You’ve probably clicked on this post because you are curious to see what I’m working on with clients, and you may want to check if you struggle with the same thing. As an experienced writing coach, and author with a writing coach myself, these are the most common issues I see, have experienced, and continue to talk about. They require continuous work and effort, but they can all be improved hugely through coaching. Let’s dig in!
1) Imposter syndrome
The classic. The majority of creative people I have met, if not all, have suffered from imposter syndrome, myself included. Why? One big reason is that art is subjective. We aren’t mathematicians (you might be, but I’m not!), and the answer isn’t definite. Is my writing any good? Some people will love it, others will think it’s okay, and some will dislike it. Does that mean I’m a good writer or not? Hard to say, isn’t it? Especially when we constantly compare ourselves with the positive echo chamber of social media. Here’s the thing – there’s a book for everyone. I love The Lord of the Rings like I love my family (well, marginally less), but if you don’t read fantasy, I won’t expect you to enjoy it. It doesn’t mean I’m wrong in loving it or that you’re wrong in not liking it. It’s just subjective.
Here’s what we know for certain about your writing:
- It is valid.
- If you love it, there will be a reader who loves it too.
- It is worth investing your time in.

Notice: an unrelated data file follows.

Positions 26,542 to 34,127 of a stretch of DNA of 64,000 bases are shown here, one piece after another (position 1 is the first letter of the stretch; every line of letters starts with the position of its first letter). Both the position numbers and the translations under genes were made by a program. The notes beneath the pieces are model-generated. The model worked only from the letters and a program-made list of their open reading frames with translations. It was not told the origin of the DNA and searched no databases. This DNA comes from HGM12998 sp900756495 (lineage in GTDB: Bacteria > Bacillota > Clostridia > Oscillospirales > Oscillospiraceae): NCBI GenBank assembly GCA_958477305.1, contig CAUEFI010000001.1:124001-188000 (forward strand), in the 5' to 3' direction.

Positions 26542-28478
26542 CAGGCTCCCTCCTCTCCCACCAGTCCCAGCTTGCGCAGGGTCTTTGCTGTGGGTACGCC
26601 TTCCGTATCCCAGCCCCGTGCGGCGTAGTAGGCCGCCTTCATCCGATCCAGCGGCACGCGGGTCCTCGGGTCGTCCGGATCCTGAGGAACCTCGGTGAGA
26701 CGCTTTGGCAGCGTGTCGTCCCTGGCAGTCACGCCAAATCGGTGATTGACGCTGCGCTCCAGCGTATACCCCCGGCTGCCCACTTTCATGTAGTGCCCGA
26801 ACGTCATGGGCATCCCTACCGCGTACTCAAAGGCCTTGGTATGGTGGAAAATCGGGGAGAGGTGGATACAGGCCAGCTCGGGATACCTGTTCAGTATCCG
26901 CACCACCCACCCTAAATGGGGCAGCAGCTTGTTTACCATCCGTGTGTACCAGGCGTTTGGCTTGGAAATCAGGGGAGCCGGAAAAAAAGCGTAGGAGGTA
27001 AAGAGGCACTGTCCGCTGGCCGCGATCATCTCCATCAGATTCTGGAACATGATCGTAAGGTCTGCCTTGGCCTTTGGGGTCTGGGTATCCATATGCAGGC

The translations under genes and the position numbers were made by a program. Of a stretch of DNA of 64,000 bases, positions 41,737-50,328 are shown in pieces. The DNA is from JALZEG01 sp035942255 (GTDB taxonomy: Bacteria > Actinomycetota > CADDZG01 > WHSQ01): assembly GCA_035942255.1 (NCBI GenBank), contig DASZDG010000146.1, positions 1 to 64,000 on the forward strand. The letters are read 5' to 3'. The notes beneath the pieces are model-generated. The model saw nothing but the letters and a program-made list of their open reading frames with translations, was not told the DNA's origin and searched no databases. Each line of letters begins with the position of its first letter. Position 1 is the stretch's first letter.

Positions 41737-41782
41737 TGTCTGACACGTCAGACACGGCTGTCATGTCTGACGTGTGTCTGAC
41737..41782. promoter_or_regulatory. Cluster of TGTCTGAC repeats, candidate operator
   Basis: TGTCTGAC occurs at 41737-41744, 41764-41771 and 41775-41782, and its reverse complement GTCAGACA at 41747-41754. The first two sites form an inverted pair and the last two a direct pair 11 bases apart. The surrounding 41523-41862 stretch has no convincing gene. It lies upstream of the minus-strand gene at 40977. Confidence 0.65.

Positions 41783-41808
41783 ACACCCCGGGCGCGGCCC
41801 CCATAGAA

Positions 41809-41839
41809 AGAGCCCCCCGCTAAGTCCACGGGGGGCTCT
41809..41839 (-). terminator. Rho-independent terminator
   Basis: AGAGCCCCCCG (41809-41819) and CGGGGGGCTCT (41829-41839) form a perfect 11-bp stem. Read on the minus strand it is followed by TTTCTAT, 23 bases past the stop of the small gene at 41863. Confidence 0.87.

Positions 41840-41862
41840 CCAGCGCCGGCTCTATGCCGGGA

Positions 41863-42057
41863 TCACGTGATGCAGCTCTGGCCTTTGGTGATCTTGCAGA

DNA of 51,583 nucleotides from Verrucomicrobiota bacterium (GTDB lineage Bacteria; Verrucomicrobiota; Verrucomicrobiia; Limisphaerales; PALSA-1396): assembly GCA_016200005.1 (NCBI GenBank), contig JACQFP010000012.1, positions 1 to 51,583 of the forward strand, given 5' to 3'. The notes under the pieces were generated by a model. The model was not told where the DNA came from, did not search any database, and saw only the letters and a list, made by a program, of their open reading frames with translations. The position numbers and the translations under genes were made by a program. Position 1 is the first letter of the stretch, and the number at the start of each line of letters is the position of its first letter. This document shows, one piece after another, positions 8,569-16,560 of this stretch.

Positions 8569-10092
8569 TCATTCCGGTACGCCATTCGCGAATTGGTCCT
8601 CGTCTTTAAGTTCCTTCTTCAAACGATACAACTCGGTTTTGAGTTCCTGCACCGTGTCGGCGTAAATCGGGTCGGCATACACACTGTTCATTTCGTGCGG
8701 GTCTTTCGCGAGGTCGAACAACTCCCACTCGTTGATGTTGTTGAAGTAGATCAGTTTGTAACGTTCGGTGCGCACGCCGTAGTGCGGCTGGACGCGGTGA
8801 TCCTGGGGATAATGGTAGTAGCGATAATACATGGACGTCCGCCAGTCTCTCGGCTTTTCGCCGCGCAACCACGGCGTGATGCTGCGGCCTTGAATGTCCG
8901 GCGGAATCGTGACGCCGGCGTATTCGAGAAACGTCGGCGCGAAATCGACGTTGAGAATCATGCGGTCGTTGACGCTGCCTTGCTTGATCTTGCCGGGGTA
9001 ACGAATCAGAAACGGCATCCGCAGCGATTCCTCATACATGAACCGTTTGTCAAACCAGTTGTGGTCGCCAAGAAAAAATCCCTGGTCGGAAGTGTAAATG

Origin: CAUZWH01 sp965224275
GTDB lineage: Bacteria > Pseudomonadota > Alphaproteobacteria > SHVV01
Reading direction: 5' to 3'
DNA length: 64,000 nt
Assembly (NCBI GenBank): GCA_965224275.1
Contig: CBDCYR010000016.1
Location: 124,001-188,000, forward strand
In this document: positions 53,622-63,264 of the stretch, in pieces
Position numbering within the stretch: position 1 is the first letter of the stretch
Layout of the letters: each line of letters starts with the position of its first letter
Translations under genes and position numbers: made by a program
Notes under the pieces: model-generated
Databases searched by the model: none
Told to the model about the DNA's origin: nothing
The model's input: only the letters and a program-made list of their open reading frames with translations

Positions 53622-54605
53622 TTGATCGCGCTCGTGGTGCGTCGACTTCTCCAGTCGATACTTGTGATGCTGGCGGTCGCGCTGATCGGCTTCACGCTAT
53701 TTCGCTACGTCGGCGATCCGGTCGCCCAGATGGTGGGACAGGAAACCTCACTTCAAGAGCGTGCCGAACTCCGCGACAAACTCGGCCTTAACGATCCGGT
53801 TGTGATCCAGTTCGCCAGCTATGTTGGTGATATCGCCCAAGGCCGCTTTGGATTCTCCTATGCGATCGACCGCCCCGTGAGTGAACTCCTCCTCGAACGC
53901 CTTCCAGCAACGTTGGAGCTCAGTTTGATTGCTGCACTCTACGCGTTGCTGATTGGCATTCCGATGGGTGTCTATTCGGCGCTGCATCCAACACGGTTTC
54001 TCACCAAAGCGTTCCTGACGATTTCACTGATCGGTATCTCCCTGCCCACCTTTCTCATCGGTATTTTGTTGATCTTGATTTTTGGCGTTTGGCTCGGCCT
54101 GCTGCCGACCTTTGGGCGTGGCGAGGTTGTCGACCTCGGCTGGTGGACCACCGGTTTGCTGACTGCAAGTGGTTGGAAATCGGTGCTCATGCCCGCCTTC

- You are the expert in your story.
If you’re struggling with imposter syndrome, here are some things that can help:
- Hire a writing coach. Find someone to discuss your thoughts and feelings with. Remember, feelings are not facts.
- Write down five things you are proud of achieving in your writing life. Keep that list in your writing space to review when you feel wobbly.
- Create a ‘Positivity Folder’. When you get good feedback on your creative work, put it in your folder. Then, the next time you feel unsure or like imposter syndrome is ready to strike, you can remind yourself of the reality with actual evidence.
- Dig deep into education and focus on the craft of writing. Whatever stage of your writing career you are in, there is always more to learn, and dedicated time and effort to this can help imposter syndrome. Still trying to figure out where to start? Check out my novel writing masterclass.
2) What they should be writing.
Should you be writing literary fiction or fantasy? Should you be jumping into crime thrillers or romance? How are you supposed to know?
I understand this dilemma well. I’ve been through it too! It’s so hard to know what’s expected of us, and sometimes, the weight of imagined expectations can hinder our creativity.
Here’s the secret: you should write whatever you are passionate about. Love vampire stories? Go for it. Ignore the marketing when you are writing, ignore the idea that something is ‘trending’ right now (by the time you get your book out there, that thing won’t be trending any more), and write something you want to write. Here’s another secret: if you write something you are delighted to be writing, it comes across in your work. It creates a joyful read. So, let yourself indulge in your hobbies. Trust me, there will be someone who wants to read about a mermaid who escapes jail to work at a zoo.
3) Finding the time.
Finding the time to write is such a common problem. Fret not; I have the perfect solution: The Ultimate Writer’s Planning Workbook. This 60+ page PDF fillable workbook will take you through the stages of planning YOUR writing year, focusing on:
- Reflection on the previous year.
- Building and understanding your writing vision.
- Working out what your targets are and setting them.
- Engineering your actions toward your goal.
- Finding the time to write.
- Taking action and setting yourself up to achieve your goals!
Sound good? Grab your copy today!